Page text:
Canvas Board, A4, Acrylic and from direct observation.
I especially enjoyed both the process and the result of this painting. I used a canvas board to bring stability and durability to the ground that I was going to work on. I was inspired to paint the board black similar to a monochrome effect. I especially wanted the subject to come from the darkness. I really enjoyed layering the paint with varying tones and love the depth in this way of painting.
For this piece of work, I used yellow, purple and their many available hues through mixing them with white and each other. I used a tertiary colour to express the cloth beneath the subject. This whole experience has allowed me to create a piece of work using simply the full tonal range available through the paint. Alongside of each other, they worked incredibly well, they bounced off each others vibrancy and created a fascinating result.
This is definitely a set of techniques that I intend to take further.
A3, Acrylic and from direct observation.
For this piece of work, I used quite a meaningful collection of objects, and expressed them through a warm collection of colours (described through my scanned pages of my sketchbook). I began by positioning the photo frame, flowers in a fresh vase, my tea pot and cup. This collection of objects emotionally describes the essence of a still life, in my opinion. This contrast between a photograph of my deceased father, the frozen life of flowers, accompanied by the man made tea pot and cup (symbolic of something that meant a lot to my Dad), collectively depicts the still life. I was challenged and happy to express this through warm emotions (warm colours).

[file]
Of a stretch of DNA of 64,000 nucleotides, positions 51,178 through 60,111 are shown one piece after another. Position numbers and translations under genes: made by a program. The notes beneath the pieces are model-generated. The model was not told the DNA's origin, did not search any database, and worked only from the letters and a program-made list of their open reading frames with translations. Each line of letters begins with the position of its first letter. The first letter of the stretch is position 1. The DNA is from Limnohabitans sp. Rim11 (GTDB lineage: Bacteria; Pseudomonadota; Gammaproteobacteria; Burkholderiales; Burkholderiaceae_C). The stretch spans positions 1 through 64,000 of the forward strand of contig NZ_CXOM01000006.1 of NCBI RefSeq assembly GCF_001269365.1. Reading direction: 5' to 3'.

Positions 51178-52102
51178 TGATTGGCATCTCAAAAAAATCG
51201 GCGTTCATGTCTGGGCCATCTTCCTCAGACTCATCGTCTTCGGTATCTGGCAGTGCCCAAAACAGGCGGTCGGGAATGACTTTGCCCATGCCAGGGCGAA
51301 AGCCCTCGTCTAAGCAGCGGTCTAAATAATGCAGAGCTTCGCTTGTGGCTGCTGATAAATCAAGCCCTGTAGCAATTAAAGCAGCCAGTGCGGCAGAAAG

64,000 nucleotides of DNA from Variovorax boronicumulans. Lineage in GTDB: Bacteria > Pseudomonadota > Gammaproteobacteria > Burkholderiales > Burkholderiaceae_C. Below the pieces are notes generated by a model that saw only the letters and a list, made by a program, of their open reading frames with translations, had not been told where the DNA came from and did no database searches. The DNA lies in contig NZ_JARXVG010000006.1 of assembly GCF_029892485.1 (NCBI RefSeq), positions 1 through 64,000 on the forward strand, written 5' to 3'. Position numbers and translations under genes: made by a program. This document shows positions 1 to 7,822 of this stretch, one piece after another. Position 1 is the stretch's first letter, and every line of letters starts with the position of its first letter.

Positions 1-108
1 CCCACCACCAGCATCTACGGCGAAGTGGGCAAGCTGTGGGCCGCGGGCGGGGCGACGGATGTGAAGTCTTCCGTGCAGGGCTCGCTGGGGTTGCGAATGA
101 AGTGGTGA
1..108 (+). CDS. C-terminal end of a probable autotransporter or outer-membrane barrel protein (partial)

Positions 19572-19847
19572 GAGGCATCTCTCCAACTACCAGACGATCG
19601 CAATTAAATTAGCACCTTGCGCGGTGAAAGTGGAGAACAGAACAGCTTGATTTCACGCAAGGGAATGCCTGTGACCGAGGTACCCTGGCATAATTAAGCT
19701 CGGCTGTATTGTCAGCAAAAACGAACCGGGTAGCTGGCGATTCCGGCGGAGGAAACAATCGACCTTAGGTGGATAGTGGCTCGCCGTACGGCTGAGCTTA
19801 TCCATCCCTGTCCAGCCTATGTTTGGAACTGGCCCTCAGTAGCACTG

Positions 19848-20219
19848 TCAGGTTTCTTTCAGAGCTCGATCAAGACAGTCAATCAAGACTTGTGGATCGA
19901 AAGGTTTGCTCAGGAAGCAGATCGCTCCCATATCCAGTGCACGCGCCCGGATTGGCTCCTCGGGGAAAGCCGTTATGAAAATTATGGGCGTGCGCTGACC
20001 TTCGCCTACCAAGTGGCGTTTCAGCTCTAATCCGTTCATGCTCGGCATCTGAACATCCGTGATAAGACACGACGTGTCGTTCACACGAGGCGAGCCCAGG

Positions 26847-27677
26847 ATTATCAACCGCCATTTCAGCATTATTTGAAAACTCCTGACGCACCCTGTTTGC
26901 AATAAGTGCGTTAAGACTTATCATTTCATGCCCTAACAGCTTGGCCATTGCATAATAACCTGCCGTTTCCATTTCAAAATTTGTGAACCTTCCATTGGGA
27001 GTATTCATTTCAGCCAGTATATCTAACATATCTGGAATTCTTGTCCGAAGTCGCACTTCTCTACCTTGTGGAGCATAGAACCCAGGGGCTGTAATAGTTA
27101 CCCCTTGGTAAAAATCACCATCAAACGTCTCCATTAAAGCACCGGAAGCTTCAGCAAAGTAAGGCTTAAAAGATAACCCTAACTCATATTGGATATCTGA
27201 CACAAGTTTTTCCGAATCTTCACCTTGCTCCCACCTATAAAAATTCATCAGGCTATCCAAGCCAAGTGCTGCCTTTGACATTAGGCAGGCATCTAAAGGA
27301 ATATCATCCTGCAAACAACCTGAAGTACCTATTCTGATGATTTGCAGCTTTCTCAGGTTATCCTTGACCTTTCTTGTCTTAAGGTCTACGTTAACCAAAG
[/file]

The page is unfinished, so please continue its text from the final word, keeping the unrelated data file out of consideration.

I experimented with positioning, scale and proximity, until I was pleased and ready to paint.
This piece from sketchbook to final painting, again presented very different results which I am happy about. I really enjoyed embracing the emotion of the subject through colour.
a) I chose green (colour A) as the central colour for this part of the exercise. I then went on to mix a series of several colours that are close in the spectrum to colour A.
It is very true that if colours are next to each other in the spectrum (not complementary), that they really do cancel each other out.
b) I now tried this with a colours complementary. The brightest (orange) inside, with blue (ultramarine and white) outside.
This confirms how complementary colours enhance each others vibrancy.
c) Moving on, I mixed a neutral grey, surrounding it with my chosen complementary colours, as well as one with white. Their affects on the neutral grey are interesting too: Surrounded by white, it becomes brighter. Inside blue, it appears darker and finally within orange it becomes brighter.
Briefly, I just wanted to reflect on and mention how undertaking these practical experiments provoked by the course material, have been really interesting and insightful in to how the human eye works in terms of colour.